Deleuze and the Open-ended Becoming of the World
by Manuel DeLanda
With the final mathematization of classical physics in the nineteenth century, a certain picture of the world emerged dominant, one in which clockwork determinism reigned supreme and time played no creative role, so that the future was effectively closed, completely given in the past. Although the set of equations with which Hamilton was able to unify all the different fields of classical physics (mechanics, optics, and the elementary theory of electromagnetism) did contain a variable for time, this variable played only an extrinsic role: once the equations were defined for a specific instant, both the past and the future were completely determined, and could be obtained mechanically by simply integrating the equations.
To be sure, this static, timeless picture of reality did not go unchallenged within science, since thermodynamics had already introduced an arrow of time which conflicted with the symmetric conception of classical mechanics, where the past and the future were interchangeable. Nevertheless, as the history of statistical mechanics makes it clear, much scientific effort has been spent in our century to reconcile time asymmetry at the level of large aggregates with the still accepted time symmetry at the level of individual interactions.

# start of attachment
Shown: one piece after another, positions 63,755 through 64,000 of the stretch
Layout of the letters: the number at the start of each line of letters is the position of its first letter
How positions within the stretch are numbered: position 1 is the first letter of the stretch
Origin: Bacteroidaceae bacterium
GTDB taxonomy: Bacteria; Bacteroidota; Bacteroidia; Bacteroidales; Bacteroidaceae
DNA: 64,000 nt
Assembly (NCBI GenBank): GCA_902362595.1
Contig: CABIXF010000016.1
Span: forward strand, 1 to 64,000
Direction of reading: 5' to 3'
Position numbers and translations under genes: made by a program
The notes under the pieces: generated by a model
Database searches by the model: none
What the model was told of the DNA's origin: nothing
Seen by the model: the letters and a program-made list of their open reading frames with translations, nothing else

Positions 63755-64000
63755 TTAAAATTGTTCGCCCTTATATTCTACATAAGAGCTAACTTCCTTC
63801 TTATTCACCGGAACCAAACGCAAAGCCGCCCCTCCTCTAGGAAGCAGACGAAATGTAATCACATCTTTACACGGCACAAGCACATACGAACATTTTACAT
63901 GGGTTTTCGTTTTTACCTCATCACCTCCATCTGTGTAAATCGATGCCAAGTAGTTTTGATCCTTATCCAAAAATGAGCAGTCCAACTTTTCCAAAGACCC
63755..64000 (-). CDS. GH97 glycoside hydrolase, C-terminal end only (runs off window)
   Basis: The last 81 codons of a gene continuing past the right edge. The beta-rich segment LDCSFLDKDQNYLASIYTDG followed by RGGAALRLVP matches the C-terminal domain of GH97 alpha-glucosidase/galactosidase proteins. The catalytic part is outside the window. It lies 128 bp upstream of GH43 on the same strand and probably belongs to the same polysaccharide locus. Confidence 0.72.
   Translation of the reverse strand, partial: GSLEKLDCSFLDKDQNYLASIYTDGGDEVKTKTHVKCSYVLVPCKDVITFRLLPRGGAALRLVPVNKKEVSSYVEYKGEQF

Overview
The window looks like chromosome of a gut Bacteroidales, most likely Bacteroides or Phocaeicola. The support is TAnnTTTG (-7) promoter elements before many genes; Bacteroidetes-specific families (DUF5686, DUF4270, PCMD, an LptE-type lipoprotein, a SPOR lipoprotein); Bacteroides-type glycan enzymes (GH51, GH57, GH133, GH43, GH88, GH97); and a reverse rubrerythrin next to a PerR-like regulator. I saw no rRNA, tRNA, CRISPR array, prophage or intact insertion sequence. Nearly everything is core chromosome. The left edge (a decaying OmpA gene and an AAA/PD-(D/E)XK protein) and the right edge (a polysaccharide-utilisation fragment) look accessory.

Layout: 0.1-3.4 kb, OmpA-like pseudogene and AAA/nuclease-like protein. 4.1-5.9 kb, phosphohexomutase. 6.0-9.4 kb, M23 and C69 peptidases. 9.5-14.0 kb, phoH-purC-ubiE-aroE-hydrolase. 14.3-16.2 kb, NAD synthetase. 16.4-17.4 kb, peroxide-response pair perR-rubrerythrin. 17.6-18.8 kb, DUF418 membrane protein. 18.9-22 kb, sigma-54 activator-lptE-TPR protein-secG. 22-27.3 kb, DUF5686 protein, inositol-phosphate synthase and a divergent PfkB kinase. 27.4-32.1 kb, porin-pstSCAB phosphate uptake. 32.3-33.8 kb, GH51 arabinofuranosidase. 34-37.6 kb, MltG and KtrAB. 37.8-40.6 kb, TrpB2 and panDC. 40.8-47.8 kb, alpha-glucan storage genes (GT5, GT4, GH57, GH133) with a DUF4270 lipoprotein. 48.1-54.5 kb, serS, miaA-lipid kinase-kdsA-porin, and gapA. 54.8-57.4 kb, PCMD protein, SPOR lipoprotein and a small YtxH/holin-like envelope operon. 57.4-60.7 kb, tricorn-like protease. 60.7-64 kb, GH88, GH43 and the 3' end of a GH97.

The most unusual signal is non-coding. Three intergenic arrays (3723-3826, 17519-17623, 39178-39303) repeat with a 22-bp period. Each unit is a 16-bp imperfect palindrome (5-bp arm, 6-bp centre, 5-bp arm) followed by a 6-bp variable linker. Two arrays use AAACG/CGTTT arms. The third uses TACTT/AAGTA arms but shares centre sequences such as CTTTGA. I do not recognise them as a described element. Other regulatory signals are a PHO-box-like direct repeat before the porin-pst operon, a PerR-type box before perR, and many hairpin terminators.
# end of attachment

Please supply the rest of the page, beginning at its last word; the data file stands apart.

Thus, it would become the task of philosophers and social scientists to attempt to reconceptualize the world in order to give time and history a creative role, with the vision of an open future that this implies. Although there have been a variety of strategies to achieve this open future, here I would like to concentrate on two contrasting approaches. The first is perhaps best illustrated by the intellectual movement that is today known as "social constructivism", but which roots lie in linguistic and anthropological theories which go back to the turn of the century.
At the risk of oversimplifying, we may say that the core of this approach is a neo-Kantian theory of perception, in which individual experience is completely structured by the interplay of concepts and representations, but one in which Kant's transcendental concepts (of space and time) have been replaced by the conventional concepts of a given culture. The guiding image of this strategy may be said to be "each culture lives in its own world", an image central to many theoretical approaches in this century, from the cultural relativism of Margaret Mead and Franz Boas, to the linguistic relativism of Edward Sapir and Benjamin Worf, to the epistemological relativism of Thomas Khun's theory of scientific paradigms. Again, oversimplifying somewhat, the key idea in all these theories is one of "incommensurability" across worlds, each conceptual scheme constructing its own reality so that bridges between worlds are hard, if not impossible, to build.